Senate Bill 858 was one of dozens of “trailer bills” that were drafted in secret, given only cursory public notice and then hastily passed by the Legislature in June because they were supposedly “necessary to enact … provisions of the Budget Act of 2014.”
This particular measure affected public education and contained 31 specific provisions, not all of which were, in fact, necessary for the budget. Capitol politicians long ago figured out that burying something in a trailer bill is one way to get it passed without scrutiny that might prove fatal.
Provision No. 27 imposed tight limits on local school district financial reserves when the state transfers money – even as little as $1 – into a new state school reserve fund under Proposition 2, which was to go before voters five months later.
School officials learned of it only hours before SB 858 and other trailers were jammed through both legislative houses on June 15, largely by party-line votes – Democrats voting yes and Republicans no.
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It soon became apparent that Gov. Jerry Brown had insisted on having the reserve limit in the bill, which was a little surprising.
It not only defied common sense by potentially forcing local districts to spend down financial reserves against their will, but clearly violated Brown’s own oft-voiced principles of “subsidiarity” – leaving decisions in local hands – and building reserves as prudent hedges.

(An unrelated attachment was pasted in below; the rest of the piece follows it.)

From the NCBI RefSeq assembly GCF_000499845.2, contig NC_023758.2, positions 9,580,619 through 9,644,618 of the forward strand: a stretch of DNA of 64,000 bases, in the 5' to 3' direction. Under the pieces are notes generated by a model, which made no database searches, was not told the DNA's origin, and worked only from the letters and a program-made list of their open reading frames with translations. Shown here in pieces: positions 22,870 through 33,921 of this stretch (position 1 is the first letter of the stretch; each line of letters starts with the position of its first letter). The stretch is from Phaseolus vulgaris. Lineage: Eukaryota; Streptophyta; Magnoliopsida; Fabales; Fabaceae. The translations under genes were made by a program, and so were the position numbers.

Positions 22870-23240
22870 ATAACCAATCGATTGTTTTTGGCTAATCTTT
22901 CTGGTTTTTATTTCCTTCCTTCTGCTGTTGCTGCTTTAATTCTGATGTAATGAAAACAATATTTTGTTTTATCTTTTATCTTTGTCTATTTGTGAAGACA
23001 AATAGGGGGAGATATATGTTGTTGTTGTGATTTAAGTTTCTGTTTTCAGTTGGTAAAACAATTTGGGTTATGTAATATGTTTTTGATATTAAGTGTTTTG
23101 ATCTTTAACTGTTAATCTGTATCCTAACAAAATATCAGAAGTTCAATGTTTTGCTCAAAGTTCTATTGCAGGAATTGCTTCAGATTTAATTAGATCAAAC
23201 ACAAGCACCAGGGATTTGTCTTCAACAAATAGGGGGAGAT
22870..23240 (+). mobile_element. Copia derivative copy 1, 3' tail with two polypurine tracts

It was clearly a sop to the powerful California Teachers Association and other unions which might have otherwise opposed Proposition 2, which was to be the focal point of Brown’s re-election campaign.
Forcing districts to spend down reserves could potentially free money for salary negotiations. Thus, placing the reserve limit in SB 858 would, it appeared, persuade union leaders to not oppose Proposition 2’s passage and give them cover vis-à-vis their own members – even though it’s unlikely that conditions for invoking the limit will be met in the foreseeable future, and school officials could probably sidestep it with creative budget-writing.
As the Legislature reconvened this week, the California School Boards Association demanded repeal of the limit, citing a study saying it could force districts to spend as much as $17 billion, including emergency reserves, against their better judgment.
“This is bad law and needs to be repealed,” the group’s president, Josephine Lucey, declared.
It may have been an acceptable tradeoff to Brown, ever the pragmatist willing to set aside even his principles when political exigencies intrude. But it’s still bad public policy and he has dropped hints that with Proposition 2 now passed, he might entertain repealing or modifying it.
However, a Brown flip-flop, if it happens, would make the whole episode look even more cynically manipulative and would also present a political dilemma for the unions.